both low-register booming and long-path echoes reconfirmed for me the
importance of providing time for detailed and intensive fine tuning of the
sound system immediately prior to the final completion of a room's
construction. Without fine tuning, it is impossible to achieve the high level
of sound reproduction and voice amplification that can be so satisfyingly
realized when fine tuning is properly scheduled and performed diligently.
"Listen to the Latest Loudspeakers," an Sound Engineers and Artists Society of Japan Seminar
by Motoo Komoda
One of the most important activities of a sound system design consultant is to listen to loudspeakers and grasp each loudspeaker model's and each brand's overall sound quality, peculiarities and approach to sound reproduction. On June 23, 2000, the Sound Engineers and Artists Society of Japan held a one-day technical seminar entitled "Listen to the Latest Loudspeakers" that provided an opportunity for both society members and the general public to hear 17 companies' loudspeakers one after the other. The event was held in Hokutopia's Sakura Hall (this facility's large hall, with a seat count of 1,300), located in Oji, Kita Ward, Tokyo.
Each participating company presented one set of loudspeakers to the audience. Virtually all of the major manufacturers of professional loudspeakers were represented. By order of appearance, the companies were: Sony, JBL, HK, Mackie, EV, Apogee, EAW, Voss, Bose, Ramsa, Turbosound, d&b, outline, Nexo, L-Acoustics, Community, and TOA. The breakdown by country of origin was: seven U.S. manufacturers, four Japanese, two French, two German, and one manufacturer each from England and Italy.
<< An Overwhelming Prevalence of Enclosed Loudspeaker Sets >>
Almost all of the participating companies demonstrated enclosed loudspeaker sets comprised of a sub-woofer at the bottom and 2-way or 3-way loudspeakers clustered on top. One manufacturer presented a model styled in what the manufacturer called a "line array." This model arrayed 32 small loudspeakers mounted one above the other and enclosed in a slim, rectangular enclosure. The objective and result of this unique design is to make the directionality of the loudspeakers' output limited to the vertical direction (the direction parallel to the line-up of the loudspeakers). Another unique model incorporated the power amplifier within the loudspeaker enclosure.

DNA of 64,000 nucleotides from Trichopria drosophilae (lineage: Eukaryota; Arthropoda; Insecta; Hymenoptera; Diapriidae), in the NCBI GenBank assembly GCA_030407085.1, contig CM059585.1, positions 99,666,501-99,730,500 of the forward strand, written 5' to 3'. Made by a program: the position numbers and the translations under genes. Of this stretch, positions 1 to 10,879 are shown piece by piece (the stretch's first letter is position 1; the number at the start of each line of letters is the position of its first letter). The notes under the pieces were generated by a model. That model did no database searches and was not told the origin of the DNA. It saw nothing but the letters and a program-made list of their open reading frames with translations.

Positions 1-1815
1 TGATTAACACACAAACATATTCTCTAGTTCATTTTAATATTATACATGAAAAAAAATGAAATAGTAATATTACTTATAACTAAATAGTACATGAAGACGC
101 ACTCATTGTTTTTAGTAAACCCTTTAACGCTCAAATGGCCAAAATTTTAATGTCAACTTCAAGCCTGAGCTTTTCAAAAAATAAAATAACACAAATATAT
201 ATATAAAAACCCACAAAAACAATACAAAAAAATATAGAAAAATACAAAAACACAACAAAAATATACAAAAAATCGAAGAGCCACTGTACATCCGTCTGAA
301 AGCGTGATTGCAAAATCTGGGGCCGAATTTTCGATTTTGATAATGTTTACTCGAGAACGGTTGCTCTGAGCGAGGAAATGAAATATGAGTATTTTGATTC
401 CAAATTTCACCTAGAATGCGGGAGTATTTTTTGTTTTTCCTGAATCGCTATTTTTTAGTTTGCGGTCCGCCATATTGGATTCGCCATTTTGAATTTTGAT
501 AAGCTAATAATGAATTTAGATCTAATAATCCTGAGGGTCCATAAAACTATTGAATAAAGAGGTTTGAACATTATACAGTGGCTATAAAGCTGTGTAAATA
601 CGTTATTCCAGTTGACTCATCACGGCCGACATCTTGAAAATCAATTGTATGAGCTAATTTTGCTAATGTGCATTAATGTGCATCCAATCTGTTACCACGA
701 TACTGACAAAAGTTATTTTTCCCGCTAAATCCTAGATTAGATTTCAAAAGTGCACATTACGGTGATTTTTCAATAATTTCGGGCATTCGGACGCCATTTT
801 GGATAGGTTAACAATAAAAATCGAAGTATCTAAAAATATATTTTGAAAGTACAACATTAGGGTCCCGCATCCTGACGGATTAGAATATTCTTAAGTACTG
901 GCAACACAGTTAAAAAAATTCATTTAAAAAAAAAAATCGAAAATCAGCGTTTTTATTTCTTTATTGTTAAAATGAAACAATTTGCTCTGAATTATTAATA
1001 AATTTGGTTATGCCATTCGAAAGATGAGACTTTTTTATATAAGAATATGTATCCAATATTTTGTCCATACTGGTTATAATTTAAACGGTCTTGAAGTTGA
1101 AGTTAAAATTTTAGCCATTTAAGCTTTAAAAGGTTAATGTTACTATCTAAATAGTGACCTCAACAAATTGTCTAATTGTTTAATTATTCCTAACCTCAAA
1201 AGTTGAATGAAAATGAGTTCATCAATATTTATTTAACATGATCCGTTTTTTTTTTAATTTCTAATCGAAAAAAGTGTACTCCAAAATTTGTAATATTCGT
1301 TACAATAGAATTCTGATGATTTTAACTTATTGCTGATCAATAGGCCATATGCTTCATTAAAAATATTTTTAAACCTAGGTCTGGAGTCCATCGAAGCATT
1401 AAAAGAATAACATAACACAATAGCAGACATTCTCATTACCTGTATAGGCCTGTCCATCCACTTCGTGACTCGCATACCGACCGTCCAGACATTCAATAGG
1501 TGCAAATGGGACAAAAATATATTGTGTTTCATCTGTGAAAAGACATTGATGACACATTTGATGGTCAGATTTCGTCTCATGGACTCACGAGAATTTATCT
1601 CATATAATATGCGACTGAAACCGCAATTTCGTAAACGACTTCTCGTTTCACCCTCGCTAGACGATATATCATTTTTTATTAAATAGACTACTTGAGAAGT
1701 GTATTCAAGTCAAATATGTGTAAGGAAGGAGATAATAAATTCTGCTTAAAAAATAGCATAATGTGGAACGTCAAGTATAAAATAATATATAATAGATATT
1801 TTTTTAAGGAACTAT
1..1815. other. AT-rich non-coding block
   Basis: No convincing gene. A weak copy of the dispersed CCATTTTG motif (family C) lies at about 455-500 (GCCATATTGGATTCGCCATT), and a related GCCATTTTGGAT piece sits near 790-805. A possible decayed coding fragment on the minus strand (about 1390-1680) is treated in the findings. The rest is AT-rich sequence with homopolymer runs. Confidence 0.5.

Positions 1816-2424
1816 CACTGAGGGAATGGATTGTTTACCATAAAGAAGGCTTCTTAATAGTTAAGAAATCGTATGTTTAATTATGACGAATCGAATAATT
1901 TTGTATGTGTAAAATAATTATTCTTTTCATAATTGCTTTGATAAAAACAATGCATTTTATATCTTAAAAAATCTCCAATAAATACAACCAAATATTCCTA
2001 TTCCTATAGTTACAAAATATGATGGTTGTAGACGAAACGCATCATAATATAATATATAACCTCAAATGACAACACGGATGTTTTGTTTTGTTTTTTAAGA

<< The Seminar's Program and Stage Set-up >>
Each of the participating companies was allotted 20 minutes for the salesperson to demonstrate the company's loudspeakers and speak to the audience. A procession of loudspeaker models "waiting their turns" was visible at both wings of Sakura Hall's stage. The musical sources for the demos were a combination of live performance and recorded CDs. The Sound Engineers and Artists Society hired rock music drummer Eiichi Ishikawa and bass guitarist Hojin Egawa to play for part of each company's demo, adding an element of entertainment to the seminar and alleviating the tedium attendees might otherwise have felt from listening to multiple sales pitches. In addition to the live sound source, the presenters played several CD selections and/or used a microphone to demonstrate voice reproduction. The demos, as well as the sound volume during each presentation, were entirely at the discretion of each company's presenter.